Some cars just possess a certain form that has presence. It’s a tough quality to explain with words, so we were quite happy that, of all the cars Jay Leno gets to take for a spin this week, he chooses a Rolls-Royce Phantom II. The model embodies automotive presence, and this vintage has all the right touches that make it timeless. Like the masked character with which it shares a name, this Phantom has played a part in pop-culture history and has remained popular for decades.
The early 1930s were not a great time to be peddling ultra-high-end cars. Multiple manufacturers charted a course upmarket when the US stock market sank. This meant that the top of the market was crowded with cars aimed at the relatively few buyers who had pockets deep enough to consider purchasing a car that cost as much as a dozen average-priced homes. One brand that had no trouble finding customers was Rolls-Royce. This Phantom II is a prime example of the cars that the old Hollywood elite were buying in the Depression years and even paying to rent and use in films – to the tune of $250 per day. In the 1930s.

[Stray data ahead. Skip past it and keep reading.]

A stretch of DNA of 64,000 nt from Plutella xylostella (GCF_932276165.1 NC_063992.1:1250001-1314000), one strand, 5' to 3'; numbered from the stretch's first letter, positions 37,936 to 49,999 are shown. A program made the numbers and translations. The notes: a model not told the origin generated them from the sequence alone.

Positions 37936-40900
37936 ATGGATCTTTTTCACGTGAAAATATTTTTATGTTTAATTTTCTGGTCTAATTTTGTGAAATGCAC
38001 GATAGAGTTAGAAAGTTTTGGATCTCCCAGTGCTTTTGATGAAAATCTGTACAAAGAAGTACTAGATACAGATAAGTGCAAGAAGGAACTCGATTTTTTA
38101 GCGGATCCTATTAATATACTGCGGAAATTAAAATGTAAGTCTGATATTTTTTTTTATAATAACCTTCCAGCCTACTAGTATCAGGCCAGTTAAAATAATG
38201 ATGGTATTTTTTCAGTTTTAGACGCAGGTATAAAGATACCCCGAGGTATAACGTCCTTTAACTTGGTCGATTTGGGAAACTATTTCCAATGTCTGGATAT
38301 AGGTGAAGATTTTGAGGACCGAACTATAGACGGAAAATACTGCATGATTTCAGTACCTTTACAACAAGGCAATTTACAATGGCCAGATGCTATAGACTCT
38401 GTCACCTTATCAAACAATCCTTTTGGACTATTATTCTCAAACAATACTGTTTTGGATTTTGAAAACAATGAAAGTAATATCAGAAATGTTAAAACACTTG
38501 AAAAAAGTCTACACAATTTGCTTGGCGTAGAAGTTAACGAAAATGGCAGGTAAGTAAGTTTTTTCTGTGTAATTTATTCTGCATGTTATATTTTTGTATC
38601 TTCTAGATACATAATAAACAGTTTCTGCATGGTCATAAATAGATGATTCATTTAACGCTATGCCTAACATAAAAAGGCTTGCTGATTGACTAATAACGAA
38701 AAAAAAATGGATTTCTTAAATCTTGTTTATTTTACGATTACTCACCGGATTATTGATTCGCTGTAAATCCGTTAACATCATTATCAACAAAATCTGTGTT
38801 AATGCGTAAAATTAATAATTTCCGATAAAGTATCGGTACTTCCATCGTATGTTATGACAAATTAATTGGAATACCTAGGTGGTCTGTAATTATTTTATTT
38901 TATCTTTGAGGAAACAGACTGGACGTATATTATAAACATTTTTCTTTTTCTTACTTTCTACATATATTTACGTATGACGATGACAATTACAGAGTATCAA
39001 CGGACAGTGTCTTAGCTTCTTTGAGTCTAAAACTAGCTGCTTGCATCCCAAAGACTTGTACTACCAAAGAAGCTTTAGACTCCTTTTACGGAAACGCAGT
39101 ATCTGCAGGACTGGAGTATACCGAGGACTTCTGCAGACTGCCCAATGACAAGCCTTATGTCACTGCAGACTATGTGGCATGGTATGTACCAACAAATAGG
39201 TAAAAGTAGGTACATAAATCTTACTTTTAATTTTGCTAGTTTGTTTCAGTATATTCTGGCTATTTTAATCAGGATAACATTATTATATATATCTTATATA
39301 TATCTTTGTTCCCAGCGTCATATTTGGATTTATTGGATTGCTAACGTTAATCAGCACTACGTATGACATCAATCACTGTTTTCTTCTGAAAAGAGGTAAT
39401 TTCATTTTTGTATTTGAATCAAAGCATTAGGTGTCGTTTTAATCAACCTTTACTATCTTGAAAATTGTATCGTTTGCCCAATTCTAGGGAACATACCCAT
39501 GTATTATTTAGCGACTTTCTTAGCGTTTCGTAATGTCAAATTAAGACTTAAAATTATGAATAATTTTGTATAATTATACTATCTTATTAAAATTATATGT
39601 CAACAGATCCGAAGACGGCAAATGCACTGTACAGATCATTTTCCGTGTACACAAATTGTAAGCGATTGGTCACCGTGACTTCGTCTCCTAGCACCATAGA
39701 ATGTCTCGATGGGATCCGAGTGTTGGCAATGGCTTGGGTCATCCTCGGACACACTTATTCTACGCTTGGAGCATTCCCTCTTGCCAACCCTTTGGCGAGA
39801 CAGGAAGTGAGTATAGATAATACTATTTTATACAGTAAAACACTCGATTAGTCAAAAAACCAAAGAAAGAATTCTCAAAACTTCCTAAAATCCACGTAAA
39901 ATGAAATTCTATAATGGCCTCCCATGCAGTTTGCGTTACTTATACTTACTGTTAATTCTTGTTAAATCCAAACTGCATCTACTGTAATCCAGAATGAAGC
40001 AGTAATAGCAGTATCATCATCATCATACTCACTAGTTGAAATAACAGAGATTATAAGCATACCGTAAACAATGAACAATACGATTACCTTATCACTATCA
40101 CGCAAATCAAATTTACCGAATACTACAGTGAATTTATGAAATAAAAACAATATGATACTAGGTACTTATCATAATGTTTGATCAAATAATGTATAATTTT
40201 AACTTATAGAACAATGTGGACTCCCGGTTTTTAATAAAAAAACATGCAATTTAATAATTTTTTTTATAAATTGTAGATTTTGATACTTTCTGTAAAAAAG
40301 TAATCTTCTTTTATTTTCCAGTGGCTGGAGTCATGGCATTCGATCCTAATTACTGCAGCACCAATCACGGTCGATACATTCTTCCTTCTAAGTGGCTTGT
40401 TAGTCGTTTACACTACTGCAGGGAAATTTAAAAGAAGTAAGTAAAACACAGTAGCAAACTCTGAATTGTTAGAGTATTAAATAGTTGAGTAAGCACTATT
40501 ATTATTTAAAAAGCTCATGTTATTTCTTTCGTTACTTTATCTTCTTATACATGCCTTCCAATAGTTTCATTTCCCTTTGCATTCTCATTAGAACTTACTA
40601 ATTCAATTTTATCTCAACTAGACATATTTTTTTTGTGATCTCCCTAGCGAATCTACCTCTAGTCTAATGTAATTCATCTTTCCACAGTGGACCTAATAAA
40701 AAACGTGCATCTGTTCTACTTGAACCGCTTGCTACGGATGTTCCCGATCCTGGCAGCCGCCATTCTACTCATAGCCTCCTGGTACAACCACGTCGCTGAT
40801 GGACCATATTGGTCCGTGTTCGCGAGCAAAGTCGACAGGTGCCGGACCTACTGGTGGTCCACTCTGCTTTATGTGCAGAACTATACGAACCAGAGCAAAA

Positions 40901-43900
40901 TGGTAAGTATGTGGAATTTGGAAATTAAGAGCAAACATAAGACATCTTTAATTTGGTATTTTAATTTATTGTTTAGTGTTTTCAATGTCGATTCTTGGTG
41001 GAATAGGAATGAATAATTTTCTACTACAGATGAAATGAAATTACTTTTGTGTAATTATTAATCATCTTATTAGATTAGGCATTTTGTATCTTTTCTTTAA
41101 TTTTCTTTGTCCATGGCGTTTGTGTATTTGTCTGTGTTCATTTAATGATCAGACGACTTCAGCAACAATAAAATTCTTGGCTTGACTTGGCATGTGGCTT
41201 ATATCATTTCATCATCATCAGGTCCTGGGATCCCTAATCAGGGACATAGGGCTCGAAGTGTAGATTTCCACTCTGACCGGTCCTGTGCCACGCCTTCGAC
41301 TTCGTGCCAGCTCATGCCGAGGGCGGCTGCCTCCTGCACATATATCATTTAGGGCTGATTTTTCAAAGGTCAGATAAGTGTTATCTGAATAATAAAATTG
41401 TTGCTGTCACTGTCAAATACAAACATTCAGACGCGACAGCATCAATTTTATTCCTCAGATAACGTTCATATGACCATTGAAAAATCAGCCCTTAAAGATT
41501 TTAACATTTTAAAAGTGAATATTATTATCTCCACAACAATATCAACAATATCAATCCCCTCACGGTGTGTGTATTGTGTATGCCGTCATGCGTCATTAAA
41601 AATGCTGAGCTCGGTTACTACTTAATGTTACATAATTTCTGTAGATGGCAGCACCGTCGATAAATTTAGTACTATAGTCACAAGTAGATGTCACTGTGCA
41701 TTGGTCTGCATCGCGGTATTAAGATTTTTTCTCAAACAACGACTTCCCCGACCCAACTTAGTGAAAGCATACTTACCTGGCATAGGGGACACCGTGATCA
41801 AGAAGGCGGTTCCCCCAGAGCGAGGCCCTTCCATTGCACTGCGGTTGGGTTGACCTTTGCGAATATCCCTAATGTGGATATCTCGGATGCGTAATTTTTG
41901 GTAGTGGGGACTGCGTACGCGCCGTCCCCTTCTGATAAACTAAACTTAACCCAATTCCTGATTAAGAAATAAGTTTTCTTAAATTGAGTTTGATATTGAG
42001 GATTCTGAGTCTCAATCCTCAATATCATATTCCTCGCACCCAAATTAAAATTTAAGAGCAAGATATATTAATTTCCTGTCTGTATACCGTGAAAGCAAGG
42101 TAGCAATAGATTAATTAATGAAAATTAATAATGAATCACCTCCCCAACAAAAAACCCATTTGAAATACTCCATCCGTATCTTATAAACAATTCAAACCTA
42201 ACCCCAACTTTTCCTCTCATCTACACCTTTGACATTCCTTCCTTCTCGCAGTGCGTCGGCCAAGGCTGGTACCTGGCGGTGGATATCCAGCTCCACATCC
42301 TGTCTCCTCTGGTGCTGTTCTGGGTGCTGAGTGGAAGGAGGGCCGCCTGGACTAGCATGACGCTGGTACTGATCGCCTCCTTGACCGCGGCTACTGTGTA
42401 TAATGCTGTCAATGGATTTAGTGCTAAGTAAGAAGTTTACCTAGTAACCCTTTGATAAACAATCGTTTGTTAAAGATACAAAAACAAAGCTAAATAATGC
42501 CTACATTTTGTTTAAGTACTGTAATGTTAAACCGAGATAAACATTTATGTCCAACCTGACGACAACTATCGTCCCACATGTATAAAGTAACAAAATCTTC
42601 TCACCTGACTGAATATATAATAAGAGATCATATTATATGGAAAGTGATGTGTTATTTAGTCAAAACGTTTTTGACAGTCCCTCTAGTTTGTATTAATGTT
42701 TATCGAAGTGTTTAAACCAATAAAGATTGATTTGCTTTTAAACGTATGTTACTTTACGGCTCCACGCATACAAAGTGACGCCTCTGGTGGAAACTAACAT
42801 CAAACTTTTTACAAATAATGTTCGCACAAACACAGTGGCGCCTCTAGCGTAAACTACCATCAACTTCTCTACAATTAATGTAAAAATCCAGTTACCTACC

The body of this particular Phantom was built by Brewster in a town-car configuration. In this arrangement, the driver sits up front behind a windscreen and side glass more befitting a speedboat than a car, while the passengers enjoy the luxury of a fully enclosed cabin. Compared to modern luxury cars, the small vanity mirrors and clock are comical, but this car was majestic enough to attract the attention of the highest-paid actress of the 1930s, Constance Bennett. She bought the car in 1936 and was regularly driven around town in it until, as the rumour goes, her husband lost the car in a poker game in 1949.
And what a thing to lose. The Phantom might only have 120 horsepower from its 7.7-litre inline-six, but the power is delivered smoothly and linearly – exactly what you’d want for a car that weighs in at nearly 3200kg. Did we mention it doesn’t even have room for luggage? Out on the road, Leno points out that the weight of the Rolls is apparent as soon as you begin to turn a corner.
We can’t decide if it’s the camera angle or if the car really is at 5/4ths scale: Both Jay and the vice president from the Nethercutt Collection, which owns the car, look as though they are attempting to drive a sitting room. A really nice sitting room.
The car was restored in the 1980s by J.B. Nethercutt and debuted at the 1992 Pebble Beach Concours d’Elegance, where it was awarded best in show. It’s a car with a level of history that exempts it from typical road usage and it spends most of its time in hiding. The fact that Leno takes it for a spin out on the highway, therefore, is something truly special and cool. We wish could have seen it in person, but we’ll settle for the video this time.